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Guest Blog by Michael C. Goldman, M.A., CFP®, founder of Goldman Financial Planning and one of the firm’s financial coaches. As a financial advisor, Michael enjoys enabling clients to define short-and long-term goals and use money to help achieve the life they want. He enjoys assisting everyday people who often cannot see a top-quality, reliable financial advisor because they lack a large investment portfolio. He likes coaching, teaching, and helping bring about a transformation in his clients so they can turn their dreams into reality.

At work or at home, we need predictability in our lives. Too many changes and surprises can be unsettling. Irregular income and out-of-the-ordinary expenses are two financial factors that can throw us off kilter—unless, that is, we learn how to manage the unpredictable roller coaster of uneven cash flow.

Many people get steady paychecks for approximately the same amount every two weeks. On the expense side, bills are usually monthly, involving routine things such as mortgages and car payments. Managing money isn’t difficult when everything occurs consistently on a monthly basis. If inflows and outflows don’t match up, things get complicated.

Assessing Inflows and Outflows

Uneven cash flow can be related to inflow, outflow, or both. Many people have irregular income due to their jobs or other factors. They might be small-business owners, seasonal workers, freelancers, people who count on commissions or bonuses—or even those supplemented by “Grandma’s” occasional gift checks.

Expenses are different. We all have uneven outflows some time during the year, because not all bills arrive on a monthly basis for manageable amounts. For example, insurance can be paid monthly, quarterly, every six months, or annually, depending on the type of insurance and carrier.

Managing Irregular Income

Often those with irregular income must pay bills today when money will come in next week. Businesses handle this using either a line of credit or a cash reserve. Individuals and self-employed/small business owners, however, can get into debt problems without the right strategy.

The goal is to make “irregular” income “regular” so money is available for expenses regardless of when expected inflow arrives.

Like businesses, individuals and self-employed/small business owners can accomplish this using either credit or a paycheck account—and the latter is definitely the better option.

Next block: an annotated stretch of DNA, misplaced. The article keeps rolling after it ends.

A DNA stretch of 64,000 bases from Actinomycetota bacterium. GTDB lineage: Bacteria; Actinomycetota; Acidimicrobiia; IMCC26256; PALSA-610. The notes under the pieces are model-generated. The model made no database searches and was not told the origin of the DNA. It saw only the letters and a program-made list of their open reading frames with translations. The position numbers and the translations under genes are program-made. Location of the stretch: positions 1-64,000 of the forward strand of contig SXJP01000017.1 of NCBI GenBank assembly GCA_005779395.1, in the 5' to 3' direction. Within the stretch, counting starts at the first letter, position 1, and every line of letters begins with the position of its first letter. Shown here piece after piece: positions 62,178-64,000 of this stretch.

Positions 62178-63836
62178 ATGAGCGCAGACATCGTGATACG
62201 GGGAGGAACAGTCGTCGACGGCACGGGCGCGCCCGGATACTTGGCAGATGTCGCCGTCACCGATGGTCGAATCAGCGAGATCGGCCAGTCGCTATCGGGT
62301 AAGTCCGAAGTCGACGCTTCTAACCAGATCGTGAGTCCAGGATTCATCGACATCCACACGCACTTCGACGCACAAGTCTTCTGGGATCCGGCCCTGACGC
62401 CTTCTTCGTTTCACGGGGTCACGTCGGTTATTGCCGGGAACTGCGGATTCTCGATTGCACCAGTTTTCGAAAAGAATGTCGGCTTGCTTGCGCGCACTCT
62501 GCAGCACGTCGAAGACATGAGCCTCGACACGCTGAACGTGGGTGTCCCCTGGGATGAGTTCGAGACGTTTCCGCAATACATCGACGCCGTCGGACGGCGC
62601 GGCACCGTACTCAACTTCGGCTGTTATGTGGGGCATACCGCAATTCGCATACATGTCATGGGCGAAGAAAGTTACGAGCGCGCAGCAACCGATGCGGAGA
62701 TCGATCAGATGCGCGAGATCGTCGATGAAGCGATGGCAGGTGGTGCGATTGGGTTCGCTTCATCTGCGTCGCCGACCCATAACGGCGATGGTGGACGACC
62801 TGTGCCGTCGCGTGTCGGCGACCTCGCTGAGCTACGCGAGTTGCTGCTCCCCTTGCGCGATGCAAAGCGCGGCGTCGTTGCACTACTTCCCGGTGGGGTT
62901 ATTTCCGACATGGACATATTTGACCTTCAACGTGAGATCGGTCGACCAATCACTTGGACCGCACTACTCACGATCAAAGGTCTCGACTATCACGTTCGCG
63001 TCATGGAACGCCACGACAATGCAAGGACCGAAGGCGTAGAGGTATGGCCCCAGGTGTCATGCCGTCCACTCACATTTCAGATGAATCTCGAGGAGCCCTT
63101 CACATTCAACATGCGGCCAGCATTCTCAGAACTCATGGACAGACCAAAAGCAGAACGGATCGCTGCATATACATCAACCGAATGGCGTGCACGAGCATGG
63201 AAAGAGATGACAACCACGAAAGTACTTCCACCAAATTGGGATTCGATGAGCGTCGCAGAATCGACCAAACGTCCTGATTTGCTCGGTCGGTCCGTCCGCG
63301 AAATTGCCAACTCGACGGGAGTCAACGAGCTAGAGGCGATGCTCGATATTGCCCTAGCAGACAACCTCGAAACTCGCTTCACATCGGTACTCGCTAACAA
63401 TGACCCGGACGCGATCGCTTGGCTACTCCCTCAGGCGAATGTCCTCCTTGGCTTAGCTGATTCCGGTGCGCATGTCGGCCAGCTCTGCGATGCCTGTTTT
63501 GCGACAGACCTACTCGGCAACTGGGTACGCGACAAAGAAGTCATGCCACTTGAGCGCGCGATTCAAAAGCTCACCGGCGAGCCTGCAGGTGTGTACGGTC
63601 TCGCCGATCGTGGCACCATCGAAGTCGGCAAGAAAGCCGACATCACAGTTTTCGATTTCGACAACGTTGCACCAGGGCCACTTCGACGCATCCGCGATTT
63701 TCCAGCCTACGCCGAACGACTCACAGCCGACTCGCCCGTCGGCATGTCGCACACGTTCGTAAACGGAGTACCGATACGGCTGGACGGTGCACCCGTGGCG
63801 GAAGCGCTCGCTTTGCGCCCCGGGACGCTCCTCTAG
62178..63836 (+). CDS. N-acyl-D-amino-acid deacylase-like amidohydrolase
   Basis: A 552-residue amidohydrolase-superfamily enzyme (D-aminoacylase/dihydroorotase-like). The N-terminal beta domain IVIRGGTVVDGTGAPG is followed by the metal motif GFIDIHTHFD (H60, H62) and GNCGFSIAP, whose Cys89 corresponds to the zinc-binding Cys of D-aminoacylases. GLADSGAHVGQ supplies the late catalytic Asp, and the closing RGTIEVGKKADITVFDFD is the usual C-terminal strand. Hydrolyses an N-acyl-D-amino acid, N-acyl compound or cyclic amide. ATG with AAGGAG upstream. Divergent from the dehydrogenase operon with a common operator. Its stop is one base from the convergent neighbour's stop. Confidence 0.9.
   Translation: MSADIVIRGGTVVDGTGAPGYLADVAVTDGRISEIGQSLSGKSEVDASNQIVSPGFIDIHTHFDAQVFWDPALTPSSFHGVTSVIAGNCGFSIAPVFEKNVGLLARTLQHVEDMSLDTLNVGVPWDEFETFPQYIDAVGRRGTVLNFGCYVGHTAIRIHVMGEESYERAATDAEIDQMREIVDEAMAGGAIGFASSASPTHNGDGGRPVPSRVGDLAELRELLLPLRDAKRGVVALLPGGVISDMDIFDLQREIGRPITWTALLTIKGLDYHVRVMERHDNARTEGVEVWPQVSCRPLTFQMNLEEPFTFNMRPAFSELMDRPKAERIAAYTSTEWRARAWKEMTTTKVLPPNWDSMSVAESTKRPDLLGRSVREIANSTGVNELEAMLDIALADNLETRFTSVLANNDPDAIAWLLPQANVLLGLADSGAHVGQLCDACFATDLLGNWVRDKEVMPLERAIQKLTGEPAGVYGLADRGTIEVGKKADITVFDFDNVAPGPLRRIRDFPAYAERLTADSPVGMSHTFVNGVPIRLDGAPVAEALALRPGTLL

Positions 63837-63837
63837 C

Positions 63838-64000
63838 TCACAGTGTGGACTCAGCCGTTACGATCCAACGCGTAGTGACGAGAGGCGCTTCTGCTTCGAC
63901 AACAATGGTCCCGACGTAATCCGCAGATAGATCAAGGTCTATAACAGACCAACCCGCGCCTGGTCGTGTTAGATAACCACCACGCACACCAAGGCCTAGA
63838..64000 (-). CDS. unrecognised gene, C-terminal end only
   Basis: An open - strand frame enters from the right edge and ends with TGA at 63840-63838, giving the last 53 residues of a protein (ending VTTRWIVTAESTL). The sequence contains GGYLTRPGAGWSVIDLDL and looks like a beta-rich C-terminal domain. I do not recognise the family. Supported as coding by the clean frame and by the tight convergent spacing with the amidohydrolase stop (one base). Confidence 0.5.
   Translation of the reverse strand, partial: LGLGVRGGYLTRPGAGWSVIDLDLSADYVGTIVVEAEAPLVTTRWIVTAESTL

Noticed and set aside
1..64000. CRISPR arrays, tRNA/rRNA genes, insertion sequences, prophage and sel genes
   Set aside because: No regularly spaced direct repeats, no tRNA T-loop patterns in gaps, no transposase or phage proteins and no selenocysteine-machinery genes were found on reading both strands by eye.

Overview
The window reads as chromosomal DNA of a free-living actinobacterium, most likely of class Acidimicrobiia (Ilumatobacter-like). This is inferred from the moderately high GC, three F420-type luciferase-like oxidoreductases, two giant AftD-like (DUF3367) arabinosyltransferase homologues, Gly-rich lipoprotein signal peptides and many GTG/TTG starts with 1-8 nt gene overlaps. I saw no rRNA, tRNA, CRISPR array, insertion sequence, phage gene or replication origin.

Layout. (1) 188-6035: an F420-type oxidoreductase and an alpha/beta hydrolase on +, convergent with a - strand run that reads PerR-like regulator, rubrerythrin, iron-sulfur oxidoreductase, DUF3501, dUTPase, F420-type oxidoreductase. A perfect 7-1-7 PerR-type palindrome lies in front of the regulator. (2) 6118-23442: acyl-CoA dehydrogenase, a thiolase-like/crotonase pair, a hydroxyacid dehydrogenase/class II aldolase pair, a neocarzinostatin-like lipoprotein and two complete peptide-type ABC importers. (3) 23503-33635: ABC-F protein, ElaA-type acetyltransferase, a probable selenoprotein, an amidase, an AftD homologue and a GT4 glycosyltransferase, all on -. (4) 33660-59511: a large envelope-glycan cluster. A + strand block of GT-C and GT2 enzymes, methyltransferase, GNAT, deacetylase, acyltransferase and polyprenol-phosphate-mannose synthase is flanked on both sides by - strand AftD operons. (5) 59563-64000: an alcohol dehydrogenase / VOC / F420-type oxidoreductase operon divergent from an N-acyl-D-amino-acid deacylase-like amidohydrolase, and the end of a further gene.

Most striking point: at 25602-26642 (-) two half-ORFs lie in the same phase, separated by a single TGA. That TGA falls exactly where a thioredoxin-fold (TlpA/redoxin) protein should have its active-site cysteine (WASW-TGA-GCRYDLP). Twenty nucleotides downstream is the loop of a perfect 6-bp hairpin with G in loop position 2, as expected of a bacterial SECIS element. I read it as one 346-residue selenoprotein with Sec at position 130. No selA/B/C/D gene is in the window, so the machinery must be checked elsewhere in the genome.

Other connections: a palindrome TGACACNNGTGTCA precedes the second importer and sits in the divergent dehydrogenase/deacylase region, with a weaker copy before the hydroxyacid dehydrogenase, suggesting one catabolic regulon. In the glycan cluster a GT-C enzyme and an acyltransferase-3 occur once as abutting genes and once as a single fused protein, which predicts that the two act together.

• Credit: Using a credit card or line of credit and paying it off when money arrives is risky. It’s tempting to rationalize splurges by thinking you’ll pay it off later. Credit is fast and convenient, and you don’t have to keep a lot of cash in the bank, but I don’t recommend this deceptive road to debt. The consequences are much greater for you than for a business.
  • Paycheck account: Open a savings account that’s your “paycheck account” and always deposit your income there. Pay yourself a regular paycheck biweekly or every month by transferring a set amount to your checking. Savings account interest rates are low now, but you’ll eliminate any potential for incurring credit-card interest payments. This gives you an instant raise!

Start building your paycheck account when a larger inflow comes in, such as a check for completing a major project. Be disciplined about increasing that reserve over time so you can begin paying yourself regularly.

Managing Irregular Expenses

You might be doing very well using my no-budget system when suddenly a very large bill appears that your income can’t cover. The options and techniques for managing irregular expenses are similar to those for irregular income:

  • Credit: You can pay irregular expenses with credit. This is bad news for all the reasons mentioned earlier.
  • Cash reserve account: The ideal solution is opening another savings account that’s your cash reserve and making periodic small deposits toward larger expenses. Your cash reserve account helps you turn large irregular expenses into predictable monthly ones. For example, your auto insurance policy is $600 annually. You can pay $55 each month, but yearly is cheaper because it’s the equivalent of $50 per month. Therefore, you deposit $50 into your cash reserve account every month. When the $600 auto insurance bill comes, your payment is ready. You’ve skipped the $5 monthly finance charge while earning a little interest to boot.

A single savings account can serve as a cash reserve for multiple irregular expenses, including life insurance, disability insurance, estimated taxes, heating oil, and so on. You can track sub-funds in your reserve account, but this is optional.

A cash reserve account is for anticipated future expenses. It’s an entirely different account than your emergency savings (911 fund), which is for unforeseen irregular expenses such as a job loss or major car repairs.

Creating Predictability

To keep inflow separate from outflow, maintain a separate paycheck account (if needed) and cash reserve account. That way you won’t be tempted to combine them and take a “bonus” when you see extra money that’s temporarily in your reserve account. Two accounts might mean a little more effort, but they’ll give you the benefit of mental accounting and keep you honest.

The pain of credit card debt is so excruciating that it makes the low interest offered on savings accounts a pleasant option. Enjoy mastering uneven cash flow with your paycheck account and a cash reserve. The sense of control is worth it!